Businessman Donald Trump wrongly claimed that the Obama administration isn’t “knocking out the oil” controlled by the Islamic State in Syria, because of climate change concerns. The administration, which stepped up attacks on oil facilities, hasn’t cited climate change. Instead, it has cited concern about long-term economic harm and local environmental damage.
Trump and Sen. Ted Cruz disagreed over whether Cruz had waffled on his opposition to ethanol mandates. Trump was wrong, and Cruz was right.
Cruz claimed that President Obama sent a bust of Winston Churchill back to the United Kingdom when he took office. The bust had been loaned to President George W. Bush, and a replica is still at the White House.
Sen. Marco Rubio dismissed a question about man-made climate change, saying, “The climate has always been changing.” But scientists say there is ample evidence that humans are contributing to climate change. Rubio also falsely claimed that passing policies like the Clean Power Act would have “zero” impact on the environment.
Trump incorrectly referred to Common Core as “education through Washington, D.C.” and claimed Common Core has been “taken over by the federal government.” The education standards were developed by the states, and the curriculum will continue to be managed at the state and local level.
Trump wrongly said the U.S. gross domestic product was at “zero, essentially.” Real GDP grew at a rate of 2 percent in the third quarter of 2015 and 1 percent in the fourth quarter.
Trump, Cruz and Ohio Gov. John Kasich repeated several claims we’ve checked before — including Trump’s claim to be self-funding his campaign (he’s taken $7.5 million in donations); Kasich’s boast on job creation (Ohio’s growth trails the national rate); Cruz’s claim about welfare benefits for immigrants in the country illegally (they’re already barred from most government benefits); and more.
Trump also said that the 1,237 delegate count needed to secure the party’s nomination was “a very random number.” It’s actually a simple majority of the total available delegates, 2,472.
The debate, hosted by CNN, was held March 10, days before Florida’s primary.
Trump on Oil and Carbon Footprint
Trump falsely claimed that the Obama administration isn’t “knocking out the oil” controlled by the Islamic State in Syria, “because of what it’s going to do to the carbon footprint.”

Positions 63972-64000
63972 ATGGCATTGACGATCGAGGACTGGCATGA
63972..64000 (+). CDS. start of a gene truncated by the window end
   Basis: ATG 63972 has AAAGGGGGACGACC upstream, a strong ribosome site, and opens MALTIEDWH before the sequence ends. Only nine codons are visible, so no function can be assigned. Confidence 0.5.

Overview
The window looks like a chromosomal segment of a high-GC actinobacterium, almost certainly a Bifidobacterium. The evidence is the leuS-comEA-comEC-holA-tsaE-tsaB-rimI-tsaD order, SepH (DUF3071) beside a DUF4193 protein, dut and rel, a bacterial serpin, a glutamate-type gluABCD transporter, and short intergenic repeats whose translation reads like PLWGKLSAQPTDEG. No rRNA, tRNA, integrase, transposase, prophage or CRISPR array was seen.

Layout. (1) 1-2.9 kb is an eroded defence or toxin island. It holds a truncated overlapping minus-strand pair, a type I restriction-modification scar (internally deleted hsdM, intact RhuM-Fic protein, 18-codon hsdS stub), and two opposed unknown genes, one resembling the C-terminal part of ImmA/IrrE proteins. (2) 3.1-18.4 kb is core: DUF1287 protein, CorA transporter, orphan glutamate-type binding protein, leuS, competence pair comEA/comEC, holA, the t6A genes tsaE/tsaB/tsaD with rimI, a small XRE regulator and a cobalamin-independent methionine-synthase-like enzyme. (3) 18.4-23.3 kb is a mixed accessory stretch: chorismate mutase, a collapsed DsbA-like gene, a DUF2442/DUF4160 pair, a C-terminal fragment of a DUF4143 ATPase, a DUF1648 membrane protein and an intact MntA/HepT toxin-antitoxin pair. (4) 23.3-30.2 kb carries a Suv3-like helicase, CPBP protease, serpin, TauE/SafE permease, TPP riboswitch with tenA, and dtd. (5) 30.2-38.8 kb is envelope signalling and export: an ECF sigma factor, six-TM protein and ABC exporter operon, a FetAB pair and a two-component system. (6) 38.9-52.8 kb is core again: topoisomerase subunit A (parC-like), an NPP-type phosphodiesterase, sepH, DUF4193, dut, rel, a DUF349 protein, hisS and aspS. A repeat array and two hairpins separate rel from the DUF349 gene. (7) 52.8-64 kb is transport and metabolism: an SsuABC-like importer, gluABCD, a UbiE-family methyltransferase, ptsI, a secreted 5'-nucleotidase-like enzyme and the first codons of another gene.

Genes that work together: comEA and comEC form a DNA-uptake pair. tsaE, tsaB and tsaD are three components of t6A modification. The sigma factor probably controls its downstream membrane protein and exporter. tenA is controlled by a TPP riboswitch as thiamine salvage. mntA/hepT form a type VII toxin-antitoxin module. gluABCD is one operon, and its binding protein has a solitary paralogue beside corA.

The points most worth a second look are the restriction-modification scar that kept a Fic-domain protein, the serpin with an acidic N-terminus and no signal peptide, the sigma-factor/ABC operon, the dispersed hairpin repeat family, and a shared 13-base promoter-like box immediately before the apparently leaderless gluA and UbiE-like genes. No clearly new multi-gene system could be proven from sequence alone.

Administration officials have not cited climate change as a reason for not attacking oil controlled by the Islamic State. Instead, they have expressed concern that air strikes against oil and natural gas facilities will cause long-term economic and local environmental damage that could hurt Syria’s post-war recovery.
Even so, the military stepped up attacks on oil facilities controlled by the Islamic State when it launched “Operation Tidal Wave II” on Oct. 21, 2015.
Trump made his remark when he was asked whether he would send ground troops to fight the terrorist group, which is also known as ISIS.
Trump: We’re not knocking out the oil because they don’t want to create environmental pollution up in the air. I mean, these are things that nobody even believes. They think we’re kidding. They didn’t want to knock out the oil because of what it’s going to do to the carbon footprint.
Trump has been a vocal proponent of bombing the oil fields, since his campaign began in June. As we wrote in November, the administration initially had been cool to his call to “attack the oil” controlled by ISIS. But it was disclosed in a New York Times story on Nov. 12— a day before the terrorist attacks carried out by ISIS in Paris — that the U.S. military launched “Operation Tidal Wave II” to increase the intensity of attacks on ISIS-controlled oil.
Col. Steve Warren, a Defense Department spokesman, said at a Nov. 13, 2015, press conference, that the strikes against ISIS-controlled oil infrastructure until mid-October had been largely ineffective because damages were minor and quickly repaired. But that changed with the start of Operation Tidal Wave II, which was designed to inflict damage for one year, not just a few days.
Warren explained the difficulty of inflicting enough damage to cut off ISIS’ oil revenues without causing long-term damage that could hurt a post-war recovery in Syria.